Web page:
Now that the country is heading towards an election, which is to take place on May 14, it seems the dictator vs democracy dichotomy has largely faded as most political parties are forced to focus on measures to tackle economic problems in order to boost their chance of winning in the polls.
The election date was set after Prime Minister Prayut Chan-o-cha declared a House dissolution last Monday -- a few days earlier than the cabinet expiry date on March 23. The House dissolution is basically for technical reasons -- to facilitate party switching for some politicians.
All through his term as premier, Gen Prayut and his clique employed several political tricks. In fact, with its razor-thin majority, there had been speculation from the beginning that his coalition government might not have completed the term. But it eventually did through the help of mechanisms installed under the junta-sponsored 2017 constitution -- the 250-strong Senate -- as well as independent agencies like the charter court and the Election Commission that booted its opponents out of the political arena.
In fact, the junta-turned-elected government is naturally Machiavellian. At every given chance, it made use of all tactics to maximise gains.
The best example is the previous election. Gen Prayut, as junta leader, undertook mobile cabinet meetings that enabled him to tacitly campaign ahead of the 2019 polls while other political parties had to stay put out of fear they might breach obscure elections rules.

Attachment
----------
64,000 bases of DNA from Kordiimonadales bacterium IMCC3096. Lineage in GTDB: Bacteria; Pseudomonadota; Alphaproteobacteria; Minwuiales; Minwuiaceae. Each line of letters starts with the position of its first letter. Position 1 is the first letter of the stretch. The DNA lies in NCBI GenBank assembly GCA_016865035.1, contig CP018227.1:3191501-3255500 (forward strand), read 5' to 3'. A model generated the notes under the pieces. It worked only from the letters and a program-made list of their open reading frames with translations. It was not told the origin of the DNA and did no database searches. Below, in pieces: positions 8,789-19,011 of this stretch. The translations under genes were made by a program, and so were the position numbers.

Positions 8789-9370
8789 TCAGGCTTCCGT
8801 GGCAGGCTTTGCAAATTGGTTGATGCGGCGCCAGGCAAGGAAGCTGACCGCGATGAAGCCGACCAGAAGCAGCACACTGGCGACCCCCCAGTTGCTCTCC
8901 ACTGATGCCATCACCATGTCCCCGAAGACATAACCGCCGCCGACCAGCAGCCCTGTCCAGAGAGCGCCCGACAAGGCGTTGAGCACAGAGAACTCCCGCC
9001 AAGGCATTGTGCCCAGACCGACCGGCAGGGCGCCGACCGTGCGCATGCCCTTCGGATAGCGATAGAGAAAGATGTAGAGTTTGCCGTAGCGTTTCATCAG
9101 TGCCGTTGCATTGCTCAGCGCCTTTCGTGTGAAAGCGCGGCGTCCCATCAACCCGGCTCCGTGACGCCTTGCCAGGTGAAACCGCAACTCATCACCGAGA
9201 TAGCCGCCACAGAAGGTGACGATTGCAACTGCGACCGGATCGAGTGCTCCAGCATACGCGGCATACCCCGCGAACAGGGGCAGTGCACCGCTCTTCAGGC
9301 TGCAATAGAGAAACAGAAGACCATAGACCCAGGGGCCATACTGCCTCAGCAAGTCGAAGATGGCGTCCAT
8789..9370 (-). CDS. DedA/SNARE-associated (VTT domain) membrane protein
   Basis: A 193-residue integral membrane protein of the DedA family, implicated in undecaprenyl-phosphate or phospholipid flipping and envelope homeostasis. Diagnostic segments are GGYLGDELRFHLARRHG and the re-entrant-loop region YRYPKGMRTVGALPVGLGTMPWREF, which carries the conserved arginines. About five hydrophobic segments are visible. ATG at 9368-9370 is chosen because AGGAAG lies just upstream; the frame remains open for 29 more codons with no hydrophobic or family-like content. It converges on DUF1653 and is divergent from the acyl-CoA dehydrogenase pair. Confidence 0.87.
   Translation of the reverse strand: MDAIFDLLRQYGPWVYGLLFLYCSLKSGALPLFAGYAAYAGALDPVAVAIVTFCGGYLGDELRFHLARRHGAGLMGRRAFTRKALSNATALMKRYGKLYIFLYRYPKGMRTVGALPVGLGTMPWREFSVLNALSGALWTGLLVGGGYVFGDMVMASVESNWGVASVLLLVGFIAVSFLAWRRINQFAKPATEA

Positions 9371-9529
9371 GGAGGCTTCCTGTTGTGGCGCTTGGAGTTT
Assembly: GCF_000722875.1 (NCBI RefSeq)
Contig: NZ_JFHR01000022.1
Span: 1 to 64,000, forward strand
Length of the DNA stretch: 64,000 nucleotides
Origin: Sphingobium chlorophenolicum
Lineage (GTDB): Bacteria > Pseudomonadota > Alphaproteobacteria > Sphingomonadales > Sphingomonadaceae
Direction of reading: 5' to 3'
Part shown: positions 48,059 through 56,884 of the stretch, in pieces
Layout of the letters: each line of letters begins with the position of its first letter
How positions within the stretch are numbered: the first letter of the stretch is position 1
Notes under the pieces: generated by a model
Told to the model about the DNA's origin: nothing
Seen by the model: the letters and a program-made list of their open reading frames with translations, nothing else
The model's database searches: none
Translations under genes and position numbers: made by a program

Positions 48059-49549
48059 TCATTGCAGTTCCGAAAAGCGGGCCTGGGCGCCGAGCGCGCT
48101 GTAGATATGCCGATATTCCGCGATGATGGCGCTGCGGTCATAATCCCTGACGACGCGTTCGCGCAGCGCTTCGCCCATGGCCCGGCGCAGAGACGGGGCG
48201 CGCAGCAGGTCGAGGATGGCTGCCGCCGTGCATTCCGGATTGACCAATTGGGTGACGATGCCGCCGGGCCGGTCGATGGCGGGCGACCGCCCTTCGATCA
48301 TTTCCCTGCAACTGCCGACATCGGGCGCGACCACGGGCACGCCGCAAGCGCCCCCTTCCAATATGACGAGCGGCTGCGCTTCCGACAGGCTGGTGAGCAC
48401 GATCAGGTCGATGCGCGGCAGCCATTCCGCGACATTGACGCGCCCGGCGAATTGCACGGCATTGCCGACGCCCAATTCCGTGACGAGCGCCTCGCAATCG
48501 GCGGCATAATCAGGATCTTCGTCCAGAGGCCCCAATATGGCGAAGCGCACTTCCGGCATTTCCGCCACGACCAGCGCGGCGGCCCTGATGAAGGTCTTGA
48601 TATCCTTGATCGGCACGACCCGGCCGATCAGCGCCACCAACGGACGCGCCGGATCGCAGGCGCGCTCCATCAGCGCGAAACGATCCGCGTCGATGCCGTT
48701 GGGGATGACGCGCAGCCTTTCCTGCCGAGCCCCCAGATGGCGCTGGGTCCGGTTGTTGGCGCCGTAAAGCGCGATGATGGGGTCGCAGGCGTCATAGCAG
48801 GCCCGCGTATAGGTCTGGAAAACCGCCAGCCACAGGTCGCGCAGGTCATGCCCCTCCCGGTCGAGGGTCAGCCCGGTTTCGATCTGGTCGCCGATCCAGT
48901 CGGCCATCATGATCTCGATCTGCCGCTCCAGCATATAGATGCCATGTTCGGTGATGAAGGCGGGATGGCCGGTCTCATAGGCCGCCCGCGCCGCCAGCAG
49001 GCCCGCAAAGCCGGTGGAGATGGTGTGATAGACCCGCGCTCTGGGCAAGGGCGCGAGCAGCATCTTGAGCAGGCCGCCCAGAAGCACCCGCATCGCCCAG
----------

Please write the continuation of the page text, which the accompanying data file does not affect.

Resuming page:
Over the past four years, Gen Prayut's coalition government which includes several minnow parties, experienced a rocky relationship with some members, with backstabbing and various allegations. Despite tacit hostility, the Bhumjaithai and Democrats dared not abandon the coalition since serving as members of the government afforded them power, benefits and state budget -- all things they missed over the previous five years because of the 2014 coup -- for their political bases.
As we witnessed, every House censure was tainted with scandals, and the Prayut government basically survived political challenges through fierce bargaining with minnow parties. There emerged contentious terms like bananas (cash handouts or rewards to) and cobras (defectors from their own parties) as the coalition struggled for political survival.
Yet, with the changing political landscape, Gen Prayut's chances of returning to power in the next polls -- while possible, given support from the Senate -- are not solid. He is no longer a saviour or fresh alternative. His overstay, running the country for ten years since the 2014 coup, is causing people to look for change.
Lest we forget, when the country had the first post-coup election in 2019, the junta members transformed themselves into politicians, establishing the Palang Pracharath Party (PPRP), which won victory through unjust rules and cunning tactics. Only a bizarre seat calculation system stopped Pheu Thai being named the winner, and in the end it was blocked from forming a government.